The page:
Definition of phatic in English:

phatic

adjective

  • Denoting or relating to language used for general purposes of social interaction, rather than to convey information or ask questions. Utterances such as hello, how are you? and nice morning, isn't it? are phatic.

    • ‘It is easy to imagine that characters frequently urge each other to ‘come’ do this or that or simply ‘come,’ where these phatic or merely gestural uses are much rarer in poetry.’
    • ‘I made a phatic utterance that sounded something like ‘uhmmhmm.’’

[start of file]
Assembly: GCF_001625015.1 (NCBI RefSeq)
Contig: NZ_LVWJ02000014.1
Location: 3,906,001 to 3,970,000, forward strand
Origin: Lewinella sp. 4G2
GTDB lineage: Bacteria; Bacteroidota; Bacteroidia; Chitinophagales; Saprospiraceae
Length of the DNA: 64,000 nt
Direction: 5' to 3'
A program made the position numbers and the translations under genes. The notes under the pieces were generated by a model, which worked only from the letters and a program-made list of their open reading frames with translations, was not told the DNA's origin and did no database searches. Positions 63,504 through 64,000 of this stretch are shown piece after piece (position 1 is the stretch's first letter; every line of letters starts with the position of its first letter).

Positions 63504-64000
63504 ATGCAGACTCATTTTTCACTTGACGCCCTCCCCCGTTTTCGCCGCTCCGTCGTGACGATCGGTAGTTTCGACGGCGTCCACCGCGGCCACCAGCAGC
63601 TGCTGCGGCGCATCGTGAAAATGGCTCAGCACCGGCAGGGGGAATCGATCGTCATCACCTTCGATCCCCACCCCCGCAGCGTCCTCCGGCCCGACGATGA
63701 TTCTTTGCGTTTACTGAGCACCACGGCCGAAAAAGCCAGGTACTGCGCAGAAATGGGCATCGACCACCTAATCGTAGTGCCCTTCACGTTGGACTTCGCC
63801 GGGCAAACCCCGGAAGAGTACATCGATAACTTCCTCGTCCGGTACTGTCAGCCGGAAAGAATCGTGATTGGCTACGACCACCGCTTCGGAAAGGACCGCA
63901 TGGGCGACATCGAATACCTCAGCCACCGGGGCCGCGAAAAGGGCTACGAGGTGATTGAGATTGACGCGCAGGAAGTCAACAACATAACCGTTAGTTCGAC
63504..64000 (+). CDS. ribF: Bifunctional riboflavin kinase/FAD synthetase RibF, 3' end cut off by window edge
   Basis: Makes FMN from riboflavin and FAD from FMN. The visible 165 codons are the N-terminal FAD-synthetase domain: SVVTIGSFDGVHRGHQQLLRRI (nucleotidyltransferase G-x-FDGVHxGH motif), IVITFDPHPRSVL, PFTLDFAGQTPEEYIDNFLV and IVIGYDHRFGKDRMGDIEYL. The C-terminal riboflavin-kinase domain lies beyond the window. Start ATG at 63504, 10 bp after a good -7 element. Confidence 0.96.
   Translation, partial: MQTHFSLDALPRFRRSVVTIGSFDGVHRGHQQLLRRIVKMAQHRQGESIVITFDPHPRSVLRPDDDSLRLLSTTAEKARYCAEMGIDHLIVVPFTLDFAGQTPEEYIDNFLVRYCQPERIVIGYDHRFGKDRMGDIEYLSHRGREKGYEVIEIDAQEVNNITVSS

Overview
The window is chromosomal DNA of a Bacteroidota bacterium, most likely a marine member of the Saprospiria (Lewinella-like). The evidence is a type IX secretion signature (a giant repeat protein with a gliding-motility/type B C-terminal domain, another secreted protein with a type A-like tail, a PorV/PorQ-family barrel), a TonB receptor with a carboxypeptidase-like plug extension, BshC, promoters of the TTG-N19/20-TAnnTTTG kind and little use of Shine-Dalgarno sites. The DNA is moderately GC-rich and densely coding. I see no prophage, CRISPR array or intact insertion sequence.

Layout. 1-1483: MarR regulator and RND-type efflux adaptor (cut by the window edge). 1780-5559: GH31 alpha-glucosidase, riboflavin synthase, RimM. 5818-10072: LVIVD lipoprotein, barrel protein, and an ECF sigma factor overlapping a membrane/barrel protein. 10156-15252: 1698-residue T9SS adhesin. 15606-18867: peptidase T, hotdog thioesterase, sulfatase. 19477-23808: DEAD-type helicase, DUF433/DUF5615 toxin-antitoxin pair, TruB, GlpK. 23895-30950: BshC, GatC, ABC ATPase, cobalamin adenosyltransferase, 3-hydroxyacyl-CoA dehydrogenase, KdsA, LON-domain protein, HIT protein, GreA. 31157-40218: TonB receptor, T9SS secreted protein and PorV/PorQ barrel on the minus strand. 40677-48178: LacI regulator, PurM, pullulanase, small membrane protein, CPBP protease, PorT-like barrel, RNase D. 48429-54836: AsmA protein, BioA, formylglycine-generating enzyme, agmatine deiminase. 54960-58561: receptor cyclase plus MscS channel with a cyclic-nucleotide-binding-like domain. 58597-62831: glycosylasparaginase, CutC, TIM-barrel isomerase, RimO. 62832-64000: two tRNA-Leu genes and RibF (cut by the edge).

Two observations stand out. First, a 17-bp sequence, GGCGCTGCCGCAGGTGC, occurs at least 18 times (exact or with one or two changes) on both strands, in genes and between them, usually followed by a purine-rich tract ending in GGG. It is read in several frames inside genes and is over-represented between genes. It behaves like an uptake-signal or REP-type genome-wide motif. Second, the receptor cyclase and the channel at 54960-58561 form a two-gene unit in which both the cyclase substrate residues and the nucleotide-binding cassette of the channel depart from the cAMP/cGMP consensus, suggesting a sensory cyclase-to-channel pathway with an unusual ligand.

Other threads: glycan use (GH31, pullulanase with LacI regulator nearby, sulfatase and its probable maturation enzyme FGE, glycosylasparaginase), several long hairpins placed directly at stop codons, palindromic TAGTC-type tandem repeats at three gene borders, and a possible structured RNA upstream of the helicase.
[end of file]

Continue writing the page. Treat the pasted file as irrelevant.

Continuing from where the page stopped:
• ‘Roman Jakobson defines the phatic as a ‘contact function’ in language, ‘serving primarily to establish, to prolong, or to discontinue communication’ between speaker and interlocutor.’
    • ‘But there are many instances where the address carries no more specific a meaning than is conveyed by ‘lovely days, isn't it ’, what the linguists call phatic utterances.’
    • ‘The patterns of exchange characteristic of chats are phatic, and their primary purpose is to get and maintain a social link.’

Origin

1920s: from Greek phatos spoken or phatikos affirming.

Pronunciation:

phatic

/ˈfadik/